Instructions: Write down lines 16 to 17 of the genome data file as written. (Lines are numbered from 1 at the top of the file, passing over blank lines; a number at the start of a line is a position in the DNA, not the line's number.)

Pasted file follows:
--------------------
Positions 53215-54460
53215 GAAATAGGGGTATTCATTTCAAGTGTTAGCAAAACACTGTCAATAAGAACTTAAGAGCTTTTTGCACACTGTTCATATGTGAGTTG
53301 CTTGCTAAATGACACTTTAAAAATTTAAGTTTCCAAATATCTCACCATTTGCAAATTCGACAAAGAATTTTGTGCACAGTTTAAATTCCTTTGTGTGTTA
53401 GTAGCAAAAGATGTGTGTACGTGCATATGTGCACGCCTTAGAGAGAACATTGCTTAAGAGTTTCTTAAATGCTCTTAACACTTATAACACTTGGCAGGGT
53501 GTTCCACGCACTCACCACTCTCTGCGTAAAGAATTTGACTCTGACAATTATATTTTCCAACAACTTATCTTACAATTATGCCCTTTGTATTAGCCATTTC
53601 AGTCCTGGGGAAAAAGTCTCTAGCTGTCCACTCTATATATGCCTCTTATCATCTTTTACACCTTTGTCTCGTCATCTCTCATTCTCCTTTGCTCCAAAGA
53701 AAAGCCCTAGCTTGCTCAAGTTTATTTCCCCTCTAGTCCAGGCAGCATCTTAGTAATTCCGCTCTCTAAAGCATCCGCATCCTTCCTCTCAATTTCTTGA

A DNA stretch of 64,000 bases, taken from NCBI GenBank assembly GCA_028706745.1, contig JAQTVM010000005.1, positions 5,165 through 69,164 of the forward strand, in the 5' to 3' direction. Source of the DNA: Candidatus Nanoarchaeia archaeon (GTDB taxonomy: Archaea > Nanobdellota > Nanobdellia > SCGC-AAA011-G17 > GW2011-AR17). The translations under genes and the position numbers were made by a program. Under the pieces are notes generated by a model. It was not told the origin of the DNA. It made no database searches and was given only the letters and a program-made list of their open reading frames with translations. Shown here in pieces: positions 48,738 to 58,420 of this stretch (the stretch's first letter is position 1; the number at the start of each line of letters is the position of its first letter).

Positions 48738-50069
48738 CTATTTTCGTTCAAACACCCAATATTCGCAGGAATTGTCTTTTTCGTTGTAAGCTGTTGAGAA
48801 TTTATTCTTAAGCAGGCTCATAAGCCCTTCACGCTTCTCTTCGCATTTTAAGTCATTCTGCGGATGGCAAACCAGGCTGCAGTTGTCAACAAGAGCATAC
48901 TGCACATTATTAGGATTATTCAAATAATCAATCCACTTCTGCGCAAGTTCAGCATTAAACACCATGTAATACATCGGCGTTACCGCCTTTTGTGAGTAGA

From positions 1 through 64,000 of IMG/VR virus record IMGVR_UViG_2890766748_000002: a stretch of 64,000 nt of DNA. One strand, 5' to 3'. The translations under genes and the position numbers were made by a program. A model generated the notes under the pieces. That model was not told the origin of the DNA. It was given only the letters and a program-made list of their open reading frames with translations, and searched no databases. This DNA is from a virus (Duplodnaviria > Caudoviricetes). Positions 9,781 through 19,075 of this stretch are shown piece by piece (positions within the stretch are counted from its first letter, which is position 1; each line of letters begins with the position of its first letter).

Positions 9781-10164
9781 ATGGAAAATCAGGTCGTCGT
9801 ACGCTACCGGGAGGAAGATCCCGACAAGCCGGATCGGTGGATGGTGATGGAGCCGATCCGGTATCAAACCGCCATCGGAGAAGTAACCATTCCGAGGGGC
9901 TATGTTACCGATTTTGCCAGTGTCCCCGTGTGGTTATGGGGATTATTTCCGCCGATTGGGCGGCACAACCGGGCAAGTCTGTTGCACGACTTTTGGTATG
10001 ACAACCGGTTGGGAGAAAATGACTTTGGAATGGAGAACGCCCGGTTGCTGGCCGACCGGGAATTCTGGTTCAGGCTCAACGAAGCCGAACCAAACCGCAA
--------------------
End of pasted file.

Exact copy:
9801 ACGCTACCGGGAGGAAGATCCCGACAAGCCGGATCGGTGGATGGTGATGGAGCCGATCCGGTATCAAACCGCCATCGGAGAAGTAACCATTCCGAGGGGC
9901 TATGTTACCGATTTTGCCAGTGTCCCCGTGTGGTTATGGGGATTATTTCCGCCGATTGGGCGGCACAACCGGGCAAGTCTGTTGCACGACTTTTGGTATG